Definition

data scientist

This definition is part of our Essential Guide: Building an effective data governance framework

A data scientist is a professional responsible for collecting, analyzing and interpreting large amounts of data to identify ways to help a business improve operations and gain a competitive edge over rivals.

The data scientist role is an offshoot of the statistician role that includes the use of advanced analytics technologies, including machine learning and predictive modeling, to provide insights beyond statistical analysis. The demand for data science skills has grown significantly in recent years as companies look to glean useful information from the voluminous amounts of structured, unstructured and semistructured data that a large enterprise produces and collects -- collectively referred to as big data.

Data scientist roles and responsibilities

The mix of personality traits, experience and analytics skills required for the data scientist role is considered difficult to find, and, thus, the demand for qualified data scientists has exceeded supply in recent years. Data scientist topped the list of 50 Best Jobs in America by Glassdoor.com in 2016 and again in 2017, based on metrics such as job satisfaction, number of job openings and median base salary.

Basic responsibilities include gathering and analyzing data, and using various types of analytics and reporting tools to detect patterns, trends and relationships in data sets. Data scientists typically work in teams to mine big data for information that can be used to predict customer behavior and identify business risks and opportunities.

These professionals are tasked with developing statistical learning models for data analysis and must have experience using statistical tools, as well as the ability to create and assess complex predictive models.

Key skills and traits of a data scientist

A data scientist uses large amounts of data to develop hypotheses, make inferences and hone in on customer, business and market trends. The data scientist must be able to communicate how to use analytics data to drive business decisions that may include changing course, improving a process or product, or creating new services or products. With the latter, the data scientist is involved in the development process. In the case of software, for example, the data scientist's role involves using data analytics to prescribe new features.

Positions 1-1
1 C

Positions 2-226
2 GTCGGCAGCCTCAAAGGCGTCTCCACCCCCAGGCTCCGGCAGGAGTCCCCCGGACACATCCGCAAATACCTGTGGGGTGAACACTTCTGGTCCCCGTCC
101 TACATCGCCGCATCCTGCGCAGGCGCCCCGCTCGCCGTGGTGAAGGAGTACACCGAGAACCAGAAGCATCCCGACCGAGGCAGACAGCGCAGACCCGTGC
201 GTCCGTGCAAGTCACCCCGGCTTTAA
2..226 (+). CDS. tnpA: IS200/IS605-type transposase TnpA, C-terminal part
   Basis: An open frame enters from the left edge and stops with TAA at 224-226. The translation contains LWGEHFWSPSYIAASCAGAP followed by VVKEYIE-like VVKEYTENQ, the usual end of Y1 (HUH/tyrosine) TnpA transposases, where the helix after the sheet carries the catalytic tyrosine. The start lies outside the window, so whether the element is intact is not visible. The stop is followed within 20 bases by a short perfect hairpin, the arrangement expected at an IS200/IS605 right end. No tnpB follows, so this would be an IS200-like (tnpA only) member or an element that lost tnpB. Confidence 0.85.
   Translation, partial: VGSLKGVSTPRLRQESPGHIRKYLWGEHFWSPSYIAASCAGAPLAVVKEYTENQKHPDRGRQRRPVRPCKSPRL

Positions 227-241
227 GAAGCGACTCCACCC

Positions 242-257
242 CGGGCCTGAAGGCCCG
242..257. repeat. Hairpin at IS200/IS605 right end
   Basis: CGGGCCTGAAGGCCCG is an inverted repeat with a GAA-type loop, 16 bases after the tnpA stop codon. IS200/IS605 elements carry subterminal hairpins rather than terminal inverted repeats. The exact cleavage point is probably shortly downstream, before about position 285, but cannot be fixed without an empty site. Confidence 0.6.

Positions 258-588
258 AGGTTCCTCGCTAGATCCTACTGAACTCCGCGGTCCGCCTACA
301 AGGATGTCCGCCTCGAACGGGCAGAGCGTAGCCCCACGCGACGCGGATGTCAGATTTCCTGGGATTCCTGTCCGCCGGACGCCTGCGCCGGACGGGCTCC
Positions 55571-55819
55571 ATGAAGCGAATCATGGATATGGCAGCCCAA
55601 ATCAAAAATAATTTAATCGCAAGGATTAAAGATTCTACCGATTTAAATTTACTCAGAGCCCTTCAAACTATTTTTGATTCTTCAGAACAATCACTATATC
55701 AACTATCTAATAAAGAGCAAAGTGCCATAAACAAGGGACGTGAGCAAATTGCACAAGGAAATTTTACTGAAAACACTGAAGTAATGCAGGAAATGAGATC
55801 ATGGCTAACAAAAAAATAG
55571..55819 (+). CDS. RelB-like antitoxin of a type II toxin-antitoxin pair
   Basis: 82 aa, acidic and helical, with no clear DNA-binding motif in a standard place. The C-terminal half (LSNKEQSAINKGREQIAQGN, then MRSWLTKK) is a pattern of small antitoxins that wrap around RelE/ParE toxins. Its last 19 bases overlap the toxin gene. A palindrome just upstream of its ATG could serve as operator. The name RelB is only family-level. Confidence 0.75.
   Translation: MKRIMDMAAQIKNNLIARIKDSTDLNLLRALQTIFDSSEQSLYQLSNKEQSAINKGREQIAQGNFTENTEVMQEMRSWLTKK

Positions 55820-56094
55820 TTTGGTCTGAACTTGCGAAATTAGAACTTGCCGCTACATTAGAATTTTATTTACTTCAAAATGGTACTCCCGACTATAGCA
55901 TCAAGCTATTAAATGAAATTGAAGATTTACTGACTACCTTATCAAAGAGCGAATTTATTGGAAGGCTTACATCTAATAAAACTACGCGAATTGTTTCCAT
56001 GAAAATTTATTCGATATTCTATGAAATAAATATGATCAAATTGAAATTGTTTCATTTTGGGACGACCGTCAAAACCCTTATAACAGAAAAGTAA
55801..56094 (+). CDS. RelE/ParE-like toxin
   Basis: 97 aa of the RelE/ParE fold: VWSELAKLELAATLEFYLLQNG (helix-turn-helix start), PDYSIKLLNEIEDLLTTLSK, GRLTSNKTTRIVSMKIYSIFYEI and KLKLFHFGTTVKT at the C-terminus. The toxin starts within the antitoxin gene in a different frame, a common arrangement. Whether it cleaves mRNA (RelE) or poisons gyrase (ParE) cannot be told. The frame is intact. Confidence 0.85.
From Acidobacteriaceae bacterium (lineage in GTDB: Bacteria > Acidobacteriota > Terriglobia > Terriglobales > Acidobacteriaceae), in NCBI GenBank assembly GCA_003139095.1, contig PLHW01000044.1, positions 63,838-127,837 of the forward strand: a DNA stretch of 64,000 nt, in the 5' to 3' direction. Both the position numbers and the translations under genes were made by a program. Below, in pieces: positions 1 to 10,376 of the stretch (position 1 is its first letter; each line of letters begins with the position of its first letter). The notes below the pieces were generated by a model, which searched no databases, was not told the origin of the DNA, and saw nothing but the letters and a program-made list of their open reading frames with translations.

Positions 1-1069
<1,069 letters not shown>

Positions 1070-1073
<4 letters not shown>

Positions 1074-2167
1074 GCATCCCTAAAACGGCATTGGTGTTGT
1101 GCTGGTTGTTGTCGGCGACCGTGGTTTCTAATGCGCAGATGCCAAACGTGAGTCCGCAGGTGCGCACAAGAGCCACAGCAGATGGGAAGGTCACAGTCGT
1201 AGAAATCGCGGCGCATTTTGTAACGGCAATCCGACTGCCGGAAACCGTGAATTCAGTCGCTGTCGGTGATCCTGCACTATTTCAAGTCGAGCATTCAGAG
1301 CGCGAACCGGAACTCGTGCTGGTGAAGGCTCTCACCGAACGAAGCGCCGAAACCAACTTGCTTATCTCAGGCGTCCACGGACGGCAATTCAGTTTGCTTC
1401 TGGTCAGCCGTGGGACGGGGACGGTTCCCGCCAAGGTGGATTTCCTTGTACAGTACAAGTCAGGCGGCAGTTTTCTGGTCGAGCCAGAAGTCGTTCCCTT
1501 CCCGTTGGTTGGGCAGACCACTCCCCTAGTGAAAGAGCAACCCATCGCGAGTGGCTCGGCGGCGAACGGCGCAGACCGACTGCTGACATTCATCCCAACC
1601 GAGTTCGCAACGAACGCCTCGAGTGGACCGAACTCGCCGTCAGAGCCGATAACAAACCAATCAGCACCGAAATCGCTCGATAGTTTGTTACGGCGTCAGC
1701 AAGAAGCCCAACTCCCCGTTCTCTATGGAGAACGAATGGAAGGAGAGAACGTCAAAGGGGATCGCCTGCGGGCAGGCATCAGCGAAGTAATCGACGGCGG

Data scientists also set best practices for data collection, use of analytics technology and data interpretation.

Data scientist skills

Soft skills required for data scientists include intellectual curiosity combined with skepticism and intuition, along with creativity. Interpersonal skills are also a critical part of the role, and many employers want their data scientists to be data storytellers who know how to present data insights to people at all levels of an organization. They also need leadership skills to steer data-driven decision-making processes in an organization.

The education requirements for data scientists typically include a bachelor's degree in statistics, data science, computer science or mathematics.

Hard skills required for the job include data mining, machine learning and the ability to integrate structured and unstructured data. Experience with statistical research techniques, such as modeling, clustering and segmentation, is also often necessary.

Data science requires knowledge of a number of big data platforms and tools, including Hadoop, Pig, Hive, Spark and MapReduce, and programming languages that include structured query language (SQL), Python, Scala and Perl, as well as statistical computing languages such as R.

Data scientist vs. data analyst

The role of data scientist is often confused with that of data analyst, but while there is overlap in many of the skills, there are significant differences.

Though the role of a data analyst varies depending on the company, in general, these professionals collect data, process that data and perform statistical analysis using standard statistical tools and techniques. Analysts also identify patterns and make correlations in data sets to identify new opportunities for improvements in business processes, products or services. In some cases, data analysts also design, build and maintain big data and relational database systems. The average U.S. data analyst salary as of May 2017 is $60,476, according to Glassdoor.com.

Data scientists are responsible for those tasks and many more. These professionals are equipped to analyze big data using advanced analytics tools and are expected to have the research background to develop new algorithms for specific problems. They may also be tasked with exploring data without a specific problem to solve. In that scenario, they need to understand the data and the business well enough to formulate questions and deliver insights back to business executives with the goal of improving business operations, products, services or customer relations.

Those additional responsibilities amount to a salary more than double that of a data analyst; Glassdoor.com puts the U.S. average data scientist salary at $113,436, as of May 2017.

This was last updated in May 2017

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Great definition! I heard a interest quote from IBM director of big data products that data scientists are "part analyst, part artist" and that they were like storytellers of big data. Definitely though, I believe data scientists get companies a competitive edge, we need more of them.
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